Sydney offers its local neighborhoods an accounting of its performance and conducts Community Forums where the Mayor, the Councilors, City staff and the local Area Command all travel to local areas to listen and to report on local projects.
Los Angeles also gets talk, loads of it, but nothing in the way of accountability, as Villaraigosa positions Connectivity, Diversity, Sustainability, Density, Technology, Entertainment Industry and Education as the touchstones of excellence that will allow Los Angeles to take its rightful place as the “City-on-the-Hill” but offers no buy-in or game plan for getting there.
Sydney invites the public to the Community Forums and gives specific transportation instructions (Train or Bus) and indicates that there will be bicycle parking.
Villaraigosa rides the train for Press Conferences and then hops back into his Yukon, often flanked by his Hummer driving Deputy Mayor, unable to even give the simple directive that all city functions be held at facilities accessible to pedestrians, cyclists and mass transit passengers.
Sydney demonstrates an ability to integrate the many different departments of the city into one cohesive working group that is focused on one goal, the City's new Corporate Plan.
Villaraigosa convenes regular GM meetings for the heads of the nearly four-dozen departments that all have a piece of LA and is somehow unable to get past the introductions. Add to the mix countless Deputy Mayors and abundant Commissioners, all genuflecting to San Antonio but unable to find their nametags, let alone their marching orders. As a result, Los Angeles is a ship adrift, Captained by the master of unrealized potential himself.
At the end of the day, Sydney and Los Angeles are like siblings who share the same genes, background and opportunity but somewhere along the way, made choices that took them on different journeys. As is often the case, one did all right and the other is still struggling.
Sydney was a city with no plan as recently as the 50’s when the land now occupied by the Opera House served as a maintenance yard.
Somewhere along the way, the folks in Sydney recognized the power to be found in a strong vision. To their credit, it shows.
Los Angeles is also a city that has meandered a bit, losing its City Center and falling victim to sprawl and the notion that “LA is a Battleship, too big to be turned quickly!”
Somewhere along the way the folks in leadership positions discovered the power to be found in fortune cookie philosophy and press conference declarations of progress. To our dismay, it shows.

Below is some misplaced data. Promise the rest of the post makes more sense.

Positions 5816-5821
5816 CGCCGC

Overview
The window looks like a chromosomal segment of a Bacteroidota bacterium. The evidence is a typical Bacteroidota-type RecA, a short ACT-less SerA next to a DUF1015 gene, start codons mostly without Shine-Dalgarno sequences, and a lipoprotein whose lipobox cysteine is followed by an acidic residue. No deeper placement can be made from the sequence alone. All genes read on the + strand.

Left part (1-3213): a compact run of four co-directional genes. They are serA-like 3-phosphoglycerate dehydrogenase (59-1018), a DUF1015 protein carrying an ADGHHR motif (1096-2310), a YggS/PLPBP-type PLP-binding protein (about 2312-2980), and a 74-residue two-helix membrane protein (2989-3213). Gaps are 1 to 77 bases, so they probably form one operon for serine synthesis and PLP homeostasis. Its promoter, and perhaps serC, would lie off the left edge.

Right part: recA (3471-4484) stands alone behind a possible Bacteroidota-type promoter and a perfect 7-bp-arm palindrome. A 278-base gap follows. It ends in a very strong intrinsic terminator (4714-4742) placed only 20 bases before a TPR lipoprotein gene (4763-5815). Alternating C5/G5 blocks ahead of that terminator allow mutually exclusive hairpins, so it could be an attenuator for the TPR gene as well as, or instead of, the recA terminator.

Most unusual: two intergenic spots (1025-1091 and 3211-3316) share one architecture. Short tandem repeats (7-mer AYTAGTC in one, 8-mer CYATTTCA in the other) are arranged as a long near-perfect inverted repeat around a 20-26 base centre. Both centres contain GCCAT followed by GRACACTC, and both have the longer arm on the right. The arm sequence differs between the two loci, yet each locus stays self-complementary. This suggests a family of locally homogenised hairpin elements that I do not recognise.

As Sydney celebrates its past and embarks on its Sustainable Sydney 2030 Vision, it does so as an Alpha City, a title it shares with New York City on the Global Cities Index which rates cities on a number of criteria including economics, transportation, culture, politics and influence.
As Los Angeles ignores its past and struggles with rumors of bankruptcy, it does so as a Beta City, ranking number 43 on the Global Cities Index, in spite of its #3 ranking in Gross Metropolitan Product.
It has been said that the most important skill to be learned on a Walkabout is “Tellum Story” and I believe that to be true.
Sydney has a story, it’s told in the Museum of Sydney, it’s told on the streets, it’s told in the parks, it’s told in the hustle and bustle of a city that is on the move and it’s told in countless homes throughout the city. It’s called a vision.
Los Angeles has a story, but it’s hard to find. If LA is anything, it’s the land of storytellers and yet we’ve lost our connection to our past, to each other, and to our future.
High atop the Hermosa Beach Community Center are carved the words “Where there is no vision, the people perish.”
By contrast, the big space over the entry to LA’s City Hall, (Spring Street, the one with the elaborate forecourt and access to the beautiful lobby) is still blank, never finished.
Of course, most people never see this because the public is now shuttled in through the “service entrance” on Main Street while the front doors to City Hall are reserved for City Staff.
Perhaps it’s time for Los Angeles to go on a Walkabout and to come back with LA’s story, a vision for the future of Los Angeles.
(Stephen Box is a transportation advocate and writes for CityWatch. He is currently traveling in Australia. Box can be reached at Stephen@ThirdEyeCreative.net) ◘
(photo by Floyd B. Bariscale)